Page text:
NCAA targets multiple agreements

INDIANAPOLIS -- NCAA officials on Tuesday said they believe a solution has been implemented to stop elite football prospects from signing scholarship agreements with more than one school.

The problem surfaced this year as a result of an October legislative interpretation that permitted mid-year enrolling freshmen to sign financial-aid paperwork with college programs after July 31 of their senior years.

The documents differ from national letters of intent in that they serve as binding for the school but not the prospect.

The changes benefit schools by removing many recruiting restrictions. Once a prospect has signed an agreement with a school, it may publicize his signing and communicate, free of normal NCAA-imposed limitations, with the prospect outside of a dead period.

However, only the program that a prospect signed with first is allowed such privileges.

These financial-aid agreements, according to Jen Roe and Jamie Israel, associate directors of the NCAA's academic and membership affairs staff, became hot topics for the organization after several top recruits signed with multiple programs last fall:

Josh Malone, the No. 7-ranked receiver prospect nationally out of Gallatin, Tenn., signed agreements with Clemson, Florida State, Georgia and Tennessee before pledging to the Volunteers.

• No. 3-ranked running back Dalvin Cook of Miami signed with Miami, Florida State and Florida. He settled on FSU.

• Safety Laurence Jones of Monroe, La., rated No. 3 at his position, signed with LSU and Alabama. Jones then committed to the Crimson Tide.

Their actions raised eyebrows across the coaching community.

"That's what you call the law of unintended consequences," Duke coach David Cutcliffe said.

Clemson coach Dabo Swinney described it as "troubling" to watch prospects sign with multiple programs.

"When we were introduced to it, we didn't know you could sign multiple places," Ole Miss linebackers coach Tom Allen said. "We had one young man who did it. I don't think that was the spirit of what was intended. It was abused. It got kind of crazy."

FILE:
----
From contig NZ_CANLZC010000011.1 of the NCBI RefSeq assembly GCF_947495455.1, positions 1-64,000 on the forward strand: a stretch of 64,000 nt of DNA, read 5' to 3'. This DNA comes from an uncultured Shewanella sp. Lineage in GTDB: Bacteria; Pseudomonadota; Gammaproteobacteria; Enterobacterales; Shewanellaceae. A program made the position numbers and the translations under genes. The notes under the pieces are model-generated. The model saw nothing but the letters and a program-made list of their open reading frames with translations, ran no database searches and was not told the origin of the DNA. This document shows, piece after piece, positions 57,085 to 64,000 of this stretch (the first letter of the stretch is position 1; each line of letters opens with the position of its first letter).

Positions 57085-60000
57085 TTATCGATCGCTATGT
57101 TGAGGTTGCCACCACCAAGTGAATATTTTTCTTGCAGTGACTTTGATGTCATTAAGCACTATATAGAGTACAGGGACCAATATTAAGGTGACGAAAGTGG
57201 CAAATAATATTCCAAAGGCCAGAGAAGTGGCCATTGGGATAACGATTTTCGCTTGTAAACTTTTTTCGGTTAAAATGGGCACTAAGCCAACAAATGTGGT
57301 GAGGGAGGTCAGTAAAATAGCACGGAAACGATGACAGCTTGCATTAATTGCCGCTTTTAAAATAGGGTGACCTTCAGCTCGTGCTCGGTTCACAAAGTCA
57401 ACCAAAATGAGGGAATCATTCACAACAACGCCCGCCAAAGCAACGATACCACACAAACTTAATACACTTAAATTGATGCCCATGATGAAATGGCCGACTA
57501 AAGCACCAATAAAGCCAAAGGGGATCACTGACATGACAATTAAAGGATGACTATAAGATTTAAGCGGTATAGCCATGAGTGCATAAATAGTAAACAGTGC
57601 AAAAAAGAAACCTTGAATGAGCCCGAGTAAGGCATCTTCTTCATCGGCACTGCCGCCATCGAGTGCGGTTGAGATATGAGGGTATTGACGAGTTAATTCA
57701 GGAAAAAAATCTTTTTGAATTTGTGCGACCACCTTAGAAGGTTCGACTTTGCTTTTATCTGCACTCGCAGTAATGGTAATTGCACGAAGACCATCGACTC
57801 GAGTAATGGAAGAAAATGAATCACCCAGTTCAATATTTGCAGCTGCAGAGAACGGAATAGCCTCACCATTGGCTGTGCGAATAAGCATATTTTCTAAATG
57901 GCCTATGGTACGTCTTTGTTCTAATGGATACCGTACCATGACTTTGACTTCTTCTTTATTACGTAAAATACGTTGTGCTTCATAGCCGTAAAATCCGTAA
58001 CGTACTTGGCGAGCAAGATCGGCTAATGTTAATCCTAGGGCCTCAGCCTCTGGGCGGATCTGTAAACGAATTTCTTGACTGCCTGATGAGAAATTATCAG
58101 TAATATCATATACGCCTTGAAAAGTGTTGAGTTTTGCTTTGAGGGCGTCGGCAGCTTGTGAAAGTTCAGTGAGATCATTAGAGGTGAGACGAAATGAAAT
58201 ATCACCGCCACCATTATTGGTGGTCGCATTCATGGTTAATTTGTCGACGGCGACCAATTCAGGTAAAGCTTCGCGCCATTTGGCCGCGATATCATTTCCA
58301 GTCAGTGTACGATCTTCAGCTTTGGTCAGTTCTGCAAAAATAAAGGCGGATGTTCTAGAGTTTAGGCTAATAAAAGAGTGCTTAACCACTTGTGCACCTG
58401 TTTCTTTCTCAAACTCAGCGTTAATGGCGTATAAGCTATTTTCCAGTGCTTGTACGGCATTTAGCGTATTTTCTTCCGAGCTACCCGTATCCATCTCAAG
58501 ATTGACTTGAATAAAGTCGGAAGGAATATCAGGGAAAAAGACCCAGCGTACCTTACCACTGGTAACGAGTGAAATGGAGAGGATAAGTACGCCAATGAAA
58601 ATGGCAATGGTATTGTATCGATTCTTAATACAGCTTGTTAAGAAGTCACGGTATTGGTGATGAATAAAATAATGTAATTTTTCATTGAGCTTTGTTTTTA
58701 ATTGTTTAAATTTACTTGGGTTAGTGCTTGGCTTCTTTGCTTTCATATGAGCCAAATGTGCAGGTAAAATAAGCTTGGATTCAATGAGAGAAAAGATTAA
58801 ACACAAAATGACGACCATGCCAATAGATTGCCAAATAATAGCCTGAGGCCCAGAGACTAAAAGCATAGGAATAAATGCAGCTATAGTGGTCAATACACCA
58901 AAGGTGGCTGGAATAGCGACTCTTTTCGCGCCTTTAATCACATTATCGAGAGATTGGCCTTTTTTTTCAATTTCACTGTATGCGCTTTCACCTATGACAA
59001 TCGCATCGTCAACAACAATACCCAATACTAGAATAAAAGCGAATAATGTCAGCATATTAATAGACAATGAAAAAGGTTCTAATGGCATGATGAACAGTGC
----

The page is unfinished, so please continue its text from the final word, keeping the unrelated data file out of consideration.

The agreements should be binding for the players, too, Baylor defensive coordinator Phil Bennett said.

"That's how it should be," Bennett said, "or don't sign any of them."

The NCAA's answer was explained in a ruling issued on Dec. 19 and presented Tuesday by Roe and Israel to coaches at the AFCA convention.

The NCAA officials said their organization has no power to limit the number of agreements a prospect can sign, because financial-aid documents -- unlike letters of intent -- fall outside of NCAA jurisdiction.

All of this points toward an early signing period for letters of intent. Roe said she thought an early date was "getting closer" but that the NCAA could not introduce it. That must come from the Conference Commissioners Association.

"It's a tough spot," Israel said, "because we're trying to be more inclusive and give students different ways to be committed to schools."

How will the NCAA determine which school signed a prospect first?

Roe said the media's coverage of recruiting, in addition to social media and signing announcements made by schools, should make that clear.

If all else fails, she told the coaches Tuesday, "ask the kid."

The changes apply only to players who enroll mid-year. Traditional spring high school graduates are not impacted.

Coaches said that, moving forward, they would encourage prospects to avoid signing multiple agreements.

"If you're recruiting the right kind of people," Cutcliffe said, "that's not going to happen."

At the request of a conference that Roe and Israel declined to identify, the legislation will be reviewed in April to determine if a prospect who signs an agreement with a school but does not enroll could constitute an NCAA violation.